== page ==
The rationalist mob have rightly stuck the boot in to soft spirituality - and retconning religious incentives like the Templeton Prize in particular. (In case you don't know, that's the largest money-pot in intellectual life, awarded to "someone prepared to say nice things about religion"). But philosophical bullies have also attacked contemporary work by Paul Davies and Derek Abbott which began to develop a non-realist quantum theory. Richard Dawkins' underlying premise is that there's no room for non-scientistic thought, and this is far from obvious.
Famously, mysticism came back in the 60s. It recurred for a number of reasons - a plausible sketch being that postwar disillusionment with the Western script of disenchanting materialism, led to consequent bad readings of Buddhism and Hinduism, the challenge of authority in art, romance, and war, fear of Cold War realities, sex freedom. But a minor reason is because the emergent Analytic philosophy, through its boring technical topics and formalism, withdrew from the public sphere. Rightly or wrongly, philosophy is considered the source of existential insights, and when it fails to supply it, less rational forces will supply. There is no intellectual dishonesty in holding that there is more to this than this. We've gotten used to branding this kind of thing 'mysticism'. So be it; but cut away the liars, Messiahs, irrationals and fanatics, leave in some of the schizophrenics, and you are left with the philosophical hard mystics. The kind worth reading I call critical mysticism. "Mind, Body and Spirit" books and their pseudoscientific-pseudoreligious ilk tend to be soft mysticism.
- Am I wrong? Is to be a "mystic" just to be unclear, hyperbolic and without justification? At very least, shouldn't it require the mystical experience, the sudden disreputable transcendence that the religious and the extremely ill encounter? Well. I'm keeping the word "mystic", with all its recent pejoration, because I'm leaving it open for you to critically dismiss. Even Sam Harris did so.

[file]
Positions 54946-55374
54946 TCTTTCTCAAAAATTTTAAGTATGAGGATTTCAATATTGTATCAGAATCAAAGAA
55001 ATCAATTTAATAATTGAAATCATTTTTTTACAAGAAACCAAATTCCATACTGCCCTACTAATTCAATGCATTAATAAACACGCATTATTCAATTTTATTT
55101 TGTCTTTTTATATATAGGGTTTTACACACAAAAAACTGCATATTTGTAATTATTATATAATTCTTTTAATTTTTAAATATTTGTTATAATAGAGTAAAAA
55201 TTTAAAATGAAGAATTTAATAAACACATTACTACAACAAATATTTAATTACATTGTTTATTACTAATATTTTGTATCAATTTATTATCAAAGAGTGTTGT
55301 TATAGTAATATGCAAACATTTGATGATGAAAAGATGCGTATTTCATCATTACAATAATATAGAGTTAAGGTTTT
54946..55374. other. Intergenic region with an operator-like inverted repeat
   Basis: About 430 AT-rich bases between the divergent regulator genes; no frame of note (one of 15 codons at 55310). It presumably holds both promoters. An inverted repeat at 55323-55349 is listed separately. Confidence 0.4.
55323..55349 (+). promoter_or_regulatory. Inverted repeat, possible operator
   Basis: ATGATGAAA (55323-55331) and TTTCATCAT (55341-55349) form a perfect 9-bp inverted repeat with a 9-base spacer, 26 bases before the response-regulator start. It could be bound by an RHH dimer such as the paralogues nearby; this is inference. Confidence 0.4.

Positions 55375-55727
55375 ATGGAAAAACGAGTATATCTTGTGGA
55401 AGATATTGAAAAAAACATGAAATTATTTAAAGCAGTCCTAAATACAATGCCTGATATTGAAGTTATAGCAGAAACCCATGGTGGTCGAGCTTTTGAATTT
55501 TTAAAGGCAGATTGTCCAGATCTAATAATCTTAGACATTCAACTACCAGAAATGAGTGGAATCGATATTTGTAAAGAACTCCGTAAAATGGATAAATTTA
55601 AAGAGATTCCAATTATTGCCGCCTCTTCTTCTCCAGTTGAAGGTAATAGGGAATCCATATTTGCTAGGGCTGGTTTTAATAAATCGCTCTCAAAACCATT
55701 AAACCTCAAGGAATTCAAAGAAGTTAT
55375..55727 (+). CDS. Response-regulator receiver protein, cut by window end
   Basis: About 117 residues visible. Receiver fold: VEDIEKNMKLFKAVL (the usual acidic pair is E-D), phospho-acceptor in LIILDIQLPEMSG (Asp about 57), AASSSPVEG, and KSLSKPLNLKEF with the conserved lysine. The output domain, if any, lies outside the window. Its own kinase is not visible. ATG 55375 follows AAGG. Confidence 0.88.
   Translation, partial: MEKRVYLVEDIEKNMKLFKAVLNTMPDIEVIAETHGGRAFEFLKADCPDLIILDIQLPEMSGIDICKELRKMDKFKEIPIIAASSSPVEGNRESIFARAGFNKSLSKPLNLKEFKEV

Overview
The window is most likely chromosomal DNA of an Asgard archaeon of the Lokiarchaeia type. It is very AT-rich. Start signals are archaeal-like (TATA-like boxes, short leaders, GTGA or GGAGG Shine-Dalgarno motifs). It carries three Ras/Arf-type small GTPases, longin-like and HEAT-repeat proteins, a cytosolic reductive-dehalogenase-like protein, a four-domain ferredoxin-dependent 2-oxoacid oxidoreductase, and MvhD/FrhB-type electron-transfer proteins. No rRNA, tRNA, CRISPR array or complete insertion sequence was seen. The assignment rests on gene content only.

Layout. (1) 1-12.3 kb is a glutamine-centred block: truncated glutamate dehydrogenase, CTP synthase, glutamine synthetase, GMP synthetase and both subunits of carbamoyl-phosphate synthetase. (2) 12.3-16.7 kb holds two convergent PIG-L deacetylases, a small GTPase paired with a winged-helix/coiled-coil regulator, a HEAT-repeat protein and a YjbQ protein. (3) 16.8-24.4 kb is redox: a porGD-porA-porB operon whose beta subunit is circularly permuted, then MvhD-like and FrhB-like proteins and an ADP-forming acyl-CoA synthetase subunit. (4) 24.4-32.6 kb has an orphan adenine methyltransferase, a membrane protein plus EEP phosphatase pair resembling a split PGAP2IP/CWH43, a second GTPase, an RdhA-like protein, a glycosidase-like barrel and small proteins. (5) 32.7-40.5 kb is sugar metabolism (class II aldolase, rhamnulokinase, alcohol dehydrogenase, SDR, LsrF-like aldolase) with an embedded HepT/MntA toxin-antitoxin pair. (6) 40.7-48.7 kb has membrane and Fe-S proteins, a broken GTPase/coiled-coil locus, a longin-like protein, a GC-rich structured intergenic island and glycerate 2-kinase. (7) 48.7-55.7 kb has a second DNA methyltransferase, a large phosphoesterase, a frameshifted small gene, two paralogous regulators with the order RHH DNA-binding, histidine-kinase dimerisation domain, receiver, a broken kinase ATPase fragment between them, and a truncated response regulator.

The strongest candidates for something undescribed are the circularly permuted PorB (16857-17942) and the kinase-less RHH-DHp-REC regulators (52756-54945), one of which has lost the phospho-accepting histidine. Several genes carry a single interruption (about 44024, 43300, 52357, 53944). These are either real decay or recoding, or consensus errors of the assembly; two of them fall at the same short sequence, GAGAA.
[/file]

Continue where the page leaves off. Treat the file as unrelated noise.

- One of the downsides of working in philosophy is that it attracts a lot of people with mental-health problems." - Joseph Heath. But the best maxim in informal logic is nil ad hominem - that we address what is said, not who says it. Even if he is called Ram Dass.
- Oh, you've got the face on! The floaty face of the wise bird hovering on a million different quotes, about to do a massive wisdom shit on my head!" - Four Lions. It is very easy to slip into piousness when dealing with topics like these. Those writers who put on a rhetorical style to the detriment of their argument are not disqualified, but they do make themselves dubious. This can be best seen in the soft-mystic obsession for buzzwords and other Gladwellisms.
- Sir, there is a distinct difference between having an open mind and having a hole in your head from which your brain leaks out." - James Randi. God, I'll take notes on that, thanks.
4b. "Any sufficiently rigorously defined magic is indistinguishable from technology." - Niven's Law.
Could easily be, could easily be. Particularly, though, if we accept Heidegger's definition of technology.
- If my category hard mysticism is really just for "unorthodox inquiry with focus on the significance of the subjective", how do I draw the line between Continental philosophers and rational mystics?
- (And in what way is blabbering on about consciousness "socially unorthodox"? Everyone's at it!)
- How is a transhumanist - a person certain to be a hyper-materialist and eliminative functionalist - supposed to be "mystical"? (Well, if we can make a mystic out of Turing...)
- How soft can a 'critical' mystic get before they become a New Age quack?